Here's how the quarter went down:
- Sales declined 2% to $5.9 billion, roughly in line with analyst expectations.
- Operating profit margins twitched higher by 20 basis points, to 13.8%.
- This blunted the effects of falling sales and resulted in a tiny 4% gain in net profits.
- Profits per share, which had been expected to flatline, or even fall slightly, soared 16% instead, rising to $2.74 per share.
Which raises the question: How did Northrop Grumman transform a 2% sales decline -- even with slightly higher profit margins on those sales -- into a whopping 16% rise in profits?
And the answer to that question is...
Throwing caution to the wind and investing heavily in its own stock, despite the fact that it nearly doubled in price over the past two years, Northrop Grumman bought back shares hand over fist, slicing 10% off its share count over the past year. With fewer shares among which to divide up the company's profits, therefore, Northrop Grumman's earnings per share naturally spiked higher.
But while that's great news for owners of Northrop Grumman stock this week -- as they watch their stock soar as much as 7% higher on the earnings beat -- it may be less-than-good news for those shareholders in years to come.
The trouble with a too-high stock price
Your first clue that Northrop Grumman is setting its shareholders up for disappointment can be found in the paragraphs above. To wit, as Northrop Grumman's stock price soared, and the stock became less and less of a bargain, management refused to back down from its buyback plans and instead redoubled its buying. In so doing, the defense contractor got less and less bang for its buck.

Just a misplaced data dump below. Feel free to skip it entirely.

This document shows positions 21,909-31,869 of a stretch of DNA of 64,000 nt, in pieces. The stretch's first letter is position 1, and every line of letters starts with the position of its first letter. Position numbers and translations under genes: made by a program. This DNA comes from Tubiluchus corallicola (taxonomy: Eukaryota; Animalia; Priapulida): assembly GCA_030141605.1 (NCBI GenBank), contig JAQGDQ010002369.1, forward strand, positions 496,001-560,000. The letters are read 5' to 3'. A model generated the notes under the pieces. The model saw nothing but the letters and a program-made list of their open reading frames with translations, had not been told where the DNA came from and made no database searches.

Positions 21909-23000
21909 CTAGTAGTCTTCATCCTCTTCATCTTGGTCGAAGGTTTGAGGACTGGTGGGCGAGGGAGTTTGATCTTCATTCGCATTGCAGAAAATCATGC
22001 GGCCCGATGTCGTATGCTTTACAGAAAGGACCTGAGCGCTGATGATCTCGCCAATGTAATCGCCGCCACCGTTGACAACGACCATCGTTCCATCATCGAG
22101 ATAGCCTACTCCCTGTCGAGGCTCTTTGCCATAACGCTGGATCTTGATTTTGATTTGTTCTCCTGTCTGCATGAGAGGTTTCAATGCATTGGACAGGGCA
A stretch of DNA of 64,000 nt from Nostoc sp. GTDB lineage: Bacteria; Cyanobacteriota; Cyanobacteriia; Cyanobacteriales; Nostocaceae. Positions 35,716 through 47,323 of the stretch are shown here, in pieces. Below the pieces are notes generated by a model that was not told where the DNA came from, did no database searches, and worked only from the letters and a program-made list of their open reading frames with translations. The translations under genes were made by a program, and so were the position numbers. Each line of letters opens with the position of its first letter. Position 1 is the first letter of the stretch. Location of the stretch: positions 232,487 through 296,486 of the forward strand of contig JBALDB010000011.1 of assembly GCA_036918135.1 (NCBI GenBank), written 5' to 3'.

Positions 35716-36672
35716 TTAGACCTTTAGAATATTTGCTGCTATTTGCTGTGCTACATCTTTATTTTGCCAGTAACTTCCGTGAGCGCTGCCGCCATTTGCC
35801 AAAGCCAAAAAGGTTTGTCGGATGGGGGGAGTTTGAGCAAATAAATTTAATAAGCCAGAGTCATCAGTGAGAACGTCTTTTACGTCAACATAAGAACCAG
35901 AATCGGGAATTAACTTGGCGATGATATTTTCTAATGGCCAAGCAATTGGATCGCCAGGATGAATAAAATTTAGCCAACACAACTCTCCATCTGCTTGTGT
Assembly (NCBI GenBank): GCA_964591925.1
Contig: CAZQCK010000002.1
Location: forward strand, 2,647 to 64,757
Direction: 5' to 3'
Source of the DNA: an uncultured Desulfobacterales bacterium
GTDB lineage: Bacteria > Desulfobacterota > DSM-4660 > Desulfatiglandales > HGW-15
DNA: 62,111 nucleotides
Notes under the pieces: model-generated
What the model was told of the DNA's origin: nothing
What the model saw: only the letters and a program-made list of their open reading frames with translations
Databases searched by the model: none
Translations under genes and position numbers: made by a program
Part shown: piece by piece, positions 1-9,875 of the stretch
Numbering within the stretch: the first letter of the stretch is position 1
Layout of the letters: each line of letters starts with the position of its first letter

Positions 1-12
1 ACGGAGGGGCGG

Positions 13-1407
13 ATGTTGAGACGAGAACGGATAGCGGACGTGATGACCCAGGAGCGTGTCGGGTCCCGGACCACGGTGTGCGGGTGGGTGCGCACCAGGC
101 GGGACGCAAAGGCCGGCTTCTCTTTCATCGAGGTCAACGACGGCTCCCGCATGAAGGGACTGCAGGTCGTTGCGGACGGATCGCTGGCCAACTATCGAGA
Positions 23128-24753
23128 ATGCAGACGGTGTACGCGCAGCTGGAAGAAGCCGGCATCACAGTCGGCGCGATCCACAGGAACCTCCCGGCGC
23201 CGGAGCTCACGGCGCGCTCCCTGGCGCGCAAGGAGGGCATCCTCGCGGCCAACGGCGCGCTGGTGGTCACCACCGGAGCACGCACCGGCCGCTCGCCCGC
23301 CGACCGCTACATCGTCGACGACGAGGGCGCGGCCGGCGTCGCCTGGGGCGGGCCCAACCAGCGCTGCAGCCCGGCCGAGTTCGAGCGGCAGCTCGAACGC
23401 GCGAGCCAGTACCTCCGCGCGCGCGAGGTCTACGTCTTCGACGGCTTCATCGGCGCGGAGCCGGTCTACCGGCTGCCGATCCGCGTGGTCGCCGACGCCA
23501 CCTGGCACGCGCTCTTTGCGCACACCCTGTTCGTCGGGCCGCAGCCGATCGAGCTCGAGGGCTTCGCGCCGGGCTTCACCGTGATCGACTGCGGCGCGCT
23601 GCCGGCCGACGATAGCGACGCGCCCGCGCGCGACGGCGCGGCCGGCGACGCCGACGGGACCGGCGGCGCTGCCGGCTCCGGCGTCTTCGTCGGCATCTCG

And Northrop's been spending a lot of bucks -- just under $3 billion last year, and nearly $2 billion so far in 2015. In so doing, Northrop's exploded its debt load from less than $4 billion at the beginning of 2013 to more than $6.4 billion today -- plus $5.9 billion in pension obligations, according to S&P Capital IQ.
What it means to investors today
Aside from the debt load, though, why is overpaying to buy back a lot of stock bad news for Northrop Grumman stockholders? Well, let's take a look at a few more numbers.
According to management, Northrop Grumman generated $511 million in positive free cash flow last quarter. It's on track to keep that cash flowing, at roughly that rate, all year long, ending 2015 with cash profits of roughly $2 billion.
But at the company's current market capitalization of $34.2 billion, plus a further $3.8 billion in net debt, the company's enterprise value now stands at $38 billion -- 19 times free cash flow.
That might be an OK valuation if Northrop were expected to keep growing profits at 16% annually (and paying a 1.9% dividend yield, resulting in nearly 18% total annual returns). But in fact, most analysts who follow Northrop expect the tailwind from stock buybacks to fade in short order -- and for Northrop Grumman to post no better than mid-single-digit earnings growth over the next five years.
Meanwhile, Northrop's decline in sales in Q2, its shrinking supply of backlogged work to be done (down $1.2 billion in the last six months), and the fact that it brought in only $4.6 billion worth of new contracts to try to replace $5.9 billion worth of work done in the quarter all suggest that analysts are right to be skeptical about the company's growth prospects.
The upshot for investors
Long story short, 19 times free cash flow is an awful lot to pay for the 6.4% long-term annual growth rate that analysts foresee for Northrop Grumman. Shareholders reveling in this week's stock rally should enjoy it while it lasts...
Because it's not likely to.